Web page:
RatSoap at Sea
This ship is a different one but of the same line as the one we took in 2006. Both are a lot alike. We have even seen some of the same workers as last time, like our counselor from the kids’ room, who no longer takes care of kids.
Her nickname on the other ship was “Ninja.” Now, she translates announcements from English to Spanish on the loudspeaker. This time, we can speak to her in Spanish.
Even some of the same performers are doing the same shows as the last time. There is the Italian magician (we saw him again last night). He speaks a mile a minute in four languages and is really funny. And there is the German juggler.
We have left Chile, and who knows when I will visit again. We are at sea, on our way to Peru. This will be my first time there.
Today is my birthday. I don’t know if I’ll get any cake or presents, but after breakfast this morning, there was a piece of paper on the cabin's door---a birthday greeting from the captain!
Dad’s family is mostly from Chile, and he was born in Santiago. My Chilean grandmother’s parents were both born in the north of Chile, and our ship just happened to stop in the cities where they were born---my great-grandmother in Iquique, and my great-grandfather in Arica.
We saw a monument to Arturo Prat, who is a Chilean hero of the War of the Pacific. I studied the “Guerra del Pacífico” in history class in Santiago, and I remember that the most important battle took place in Iquique.
There is a beautiful long beach in Iquique...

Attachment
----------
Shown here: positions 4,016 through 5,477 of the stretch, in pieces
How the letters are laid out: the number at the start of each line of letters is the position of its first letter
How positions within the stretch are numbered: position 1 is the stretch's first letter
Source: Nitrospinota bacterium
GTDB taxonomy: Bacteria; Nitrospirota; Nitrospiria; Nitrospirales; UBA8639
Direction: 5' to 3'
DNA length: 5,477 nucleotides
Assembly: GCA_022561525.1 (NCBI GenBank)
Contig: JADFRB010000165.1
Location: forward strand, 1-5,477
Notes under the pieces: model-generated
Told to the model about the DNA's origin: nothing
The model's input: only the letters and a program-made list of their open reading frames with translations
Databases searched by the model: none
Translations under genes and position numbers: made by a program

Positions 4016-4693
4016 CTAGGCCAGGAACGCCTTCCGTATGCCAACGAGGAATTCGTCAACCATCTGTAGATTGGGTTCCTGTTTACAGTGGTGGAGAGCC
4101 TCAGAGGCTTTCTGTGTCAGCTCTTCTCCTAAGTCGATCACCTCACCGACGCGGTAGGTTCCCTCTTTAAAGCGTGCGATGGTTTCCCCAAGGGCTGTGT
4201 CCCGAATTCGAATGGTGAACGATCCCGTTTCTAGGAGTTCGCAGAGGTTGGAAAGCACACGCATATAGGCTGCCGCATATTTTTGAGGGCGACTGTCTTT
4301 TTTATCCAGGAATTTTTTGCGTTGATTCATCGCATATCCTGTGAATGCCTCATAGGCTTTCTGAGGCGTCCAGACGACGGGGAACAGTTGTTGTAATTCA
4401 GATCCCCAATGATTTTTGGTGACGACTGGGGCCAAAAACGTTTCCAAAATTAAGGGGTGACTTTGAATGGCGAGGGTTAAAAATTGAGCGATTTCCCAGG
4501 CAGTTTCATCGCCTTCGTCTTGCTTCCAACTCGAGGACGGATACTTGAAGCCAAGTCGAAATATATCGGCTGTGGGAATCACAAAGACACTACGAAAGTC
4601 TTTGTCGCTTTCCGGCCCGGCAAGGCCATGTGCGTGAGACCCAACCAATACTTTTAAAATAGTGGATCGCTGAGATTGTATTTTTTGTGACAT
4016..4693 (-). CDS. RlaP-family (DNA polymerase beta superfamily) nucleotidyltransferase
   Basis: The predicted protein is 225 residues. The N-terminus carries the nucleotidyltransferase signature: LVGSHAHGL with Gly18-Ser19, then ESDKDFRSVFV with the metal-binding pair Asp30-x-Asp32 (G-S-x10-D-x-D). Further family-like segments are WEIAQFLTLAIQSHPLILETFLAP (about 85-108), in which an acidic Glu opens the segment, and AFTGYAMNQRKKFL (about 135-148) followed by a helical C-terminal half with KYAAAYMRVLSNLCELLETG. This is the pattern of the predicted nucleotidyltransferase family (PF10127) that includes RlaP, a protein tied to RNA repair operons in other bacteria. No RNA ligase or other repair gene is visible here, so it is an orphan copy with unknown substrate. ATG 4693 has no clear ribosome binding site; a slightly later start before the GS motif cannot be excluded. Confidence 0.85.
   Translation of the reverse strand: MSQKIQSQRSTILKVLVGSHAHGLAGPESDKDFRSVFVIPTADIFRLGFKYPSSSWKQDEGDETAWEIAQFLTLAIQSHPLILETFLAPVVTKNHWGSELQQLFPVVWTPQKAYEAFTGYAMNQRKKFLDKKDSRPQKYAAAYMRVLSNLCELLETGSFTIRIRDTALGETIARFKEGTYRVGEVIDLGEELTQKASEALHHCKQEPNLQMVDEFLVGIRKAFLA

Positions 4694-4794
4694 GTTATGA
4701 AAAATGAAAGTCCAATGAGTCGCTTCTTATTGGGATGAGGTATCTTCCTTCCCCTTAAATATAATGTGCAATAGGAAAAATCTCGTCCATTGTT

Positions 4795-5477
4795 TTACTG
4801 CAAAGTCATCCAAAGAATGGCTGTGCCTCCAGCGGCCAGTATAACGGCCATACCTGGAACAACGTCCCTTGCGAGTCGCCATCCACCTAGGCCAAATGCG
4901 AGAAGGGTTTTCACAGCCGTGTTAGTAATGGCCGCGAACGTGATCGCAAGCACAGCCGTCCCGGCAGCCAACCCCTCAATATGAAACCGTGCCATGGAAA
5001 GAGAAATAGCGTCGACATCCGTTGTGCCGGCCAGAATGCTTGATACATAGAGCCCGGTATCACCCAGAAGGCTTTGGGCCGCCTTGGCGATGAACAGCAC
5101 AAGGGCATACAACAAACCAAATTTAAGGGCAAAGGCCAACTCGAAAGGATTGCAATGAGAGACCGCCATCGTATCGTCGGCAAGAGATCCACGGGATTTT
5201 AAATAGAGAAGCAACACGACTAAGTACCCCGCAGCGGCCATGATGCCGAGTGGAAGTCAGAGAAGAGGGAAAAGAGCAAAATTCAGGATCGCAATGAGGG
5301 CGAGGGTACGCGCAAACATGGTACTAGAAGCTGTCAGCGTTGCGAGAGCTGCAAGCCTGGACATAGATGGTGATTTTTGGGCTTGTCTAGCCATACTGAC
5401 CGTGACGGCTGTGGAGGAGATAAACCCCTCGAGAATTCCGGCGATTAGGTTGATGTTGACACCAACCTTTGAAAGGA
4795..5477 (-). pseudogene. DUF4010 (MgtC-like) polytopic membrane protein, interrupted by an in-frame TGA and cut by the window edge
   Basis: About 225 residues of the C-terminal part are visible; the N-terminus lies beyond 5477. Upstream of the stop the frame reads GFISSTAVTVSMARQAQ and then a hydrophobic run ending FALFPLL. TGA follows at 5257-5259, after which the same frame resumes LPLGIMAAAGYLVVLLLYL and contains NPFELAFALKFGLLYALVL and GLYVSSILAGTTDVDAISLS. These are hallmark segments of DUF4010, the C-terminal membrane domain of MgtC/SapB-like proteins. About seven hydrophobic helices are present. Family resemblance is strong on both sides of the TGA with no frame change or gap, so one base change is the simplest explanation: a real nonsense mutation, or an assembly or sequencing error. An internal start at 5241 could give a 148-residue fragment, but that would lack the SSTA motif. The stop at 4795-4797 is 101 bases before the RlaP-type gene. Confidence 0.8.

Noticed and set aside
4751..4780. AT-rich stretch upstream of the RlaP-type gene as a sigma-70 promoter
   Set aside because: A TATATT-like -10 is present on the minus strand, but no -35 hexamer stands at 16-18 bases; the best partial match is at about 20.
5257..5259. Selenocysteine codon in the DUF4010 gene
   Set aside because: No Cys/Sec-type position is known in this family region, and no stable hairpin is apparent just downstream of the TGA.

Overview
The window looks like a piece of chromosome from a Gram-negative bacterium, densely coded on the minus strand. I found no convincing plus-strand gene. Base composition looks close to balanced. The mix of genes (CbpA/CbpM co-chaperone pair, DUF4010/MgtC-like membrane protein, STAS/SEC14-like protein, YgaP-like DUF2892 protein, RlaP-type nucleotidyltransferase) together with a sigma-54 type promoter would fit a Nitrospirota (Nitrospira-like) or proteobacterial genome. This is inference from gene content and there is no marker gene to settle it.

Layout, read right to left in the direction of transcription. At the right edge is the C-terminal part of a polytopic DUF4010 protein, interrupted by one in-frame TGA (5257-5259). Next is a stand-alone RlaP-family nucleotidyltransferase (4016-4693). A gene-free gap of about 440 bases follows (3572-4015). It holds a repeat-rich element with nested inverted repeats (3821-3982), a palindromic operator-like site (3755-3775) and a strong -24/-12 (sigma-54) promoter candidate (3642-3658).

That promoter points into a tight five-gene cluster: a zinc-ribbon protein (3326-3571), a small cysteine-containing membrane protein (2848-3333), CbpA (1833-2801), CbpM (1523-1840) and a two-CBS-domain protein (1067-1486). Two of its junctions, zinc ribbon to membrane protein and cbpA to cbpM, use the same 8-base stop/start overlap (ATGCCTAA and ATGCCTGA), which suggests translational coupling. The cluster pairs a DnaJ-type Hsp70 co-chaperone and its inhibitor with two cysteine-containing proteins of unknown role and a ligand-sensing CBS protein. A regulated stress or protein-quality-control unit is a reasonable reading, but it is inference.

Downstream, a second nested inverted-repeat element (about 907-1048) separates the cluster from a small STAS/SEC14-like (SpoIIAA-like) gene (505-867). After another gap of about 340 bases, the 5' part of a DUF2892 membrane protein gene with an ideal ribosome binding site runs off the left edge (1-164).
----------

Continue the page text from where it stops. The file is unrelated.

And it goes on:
...and a lot of old wooden buildings that were built by wealthy British families who made lots of money from the nitrate mines in the desert nearby.
Iquique is very dry with palm trees and cactus in the plazas.
Behind the town are steep sandy mountains with nothing but a windy road going up the dunes. It almost never rains in Iquique.
Somewhere in this city, Dad thinks my great-grandmother was born in 1897. This is what she looked like:
After Iquique, we stopped in Arica. Dad dragged us around town first to the civil registry to find the document that recorded my great-grandfather’s birth, and then we walked through the city looking for the street where he was born.
We found out at the library that the names of the streets had changed over the years. We finally found the street...
...but could not find the house.
This is my great-grandfather, born in Arica in 1897:
If we’d had time, we would have climbed the “Morro” of Arica, which is a giant rocky cliff with the Chilean flag on the top that overlooks the city. It was windy, too, and we were too tired.
We did go inside two buildings that were built by the same man who built the Eiffel Tower in Paris, France. One is a church...
...and the other one the old Customs House:
Last night, Dad showed me the Southern Cross in the sky. He says that, as we travel north, we’ll see it farther and farther to the south, until it goes over the horizon and we won’t be able to see it again until we return to the Southern Hemisphere.
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The RatSoap™ Project is a work in progress, 2006-2008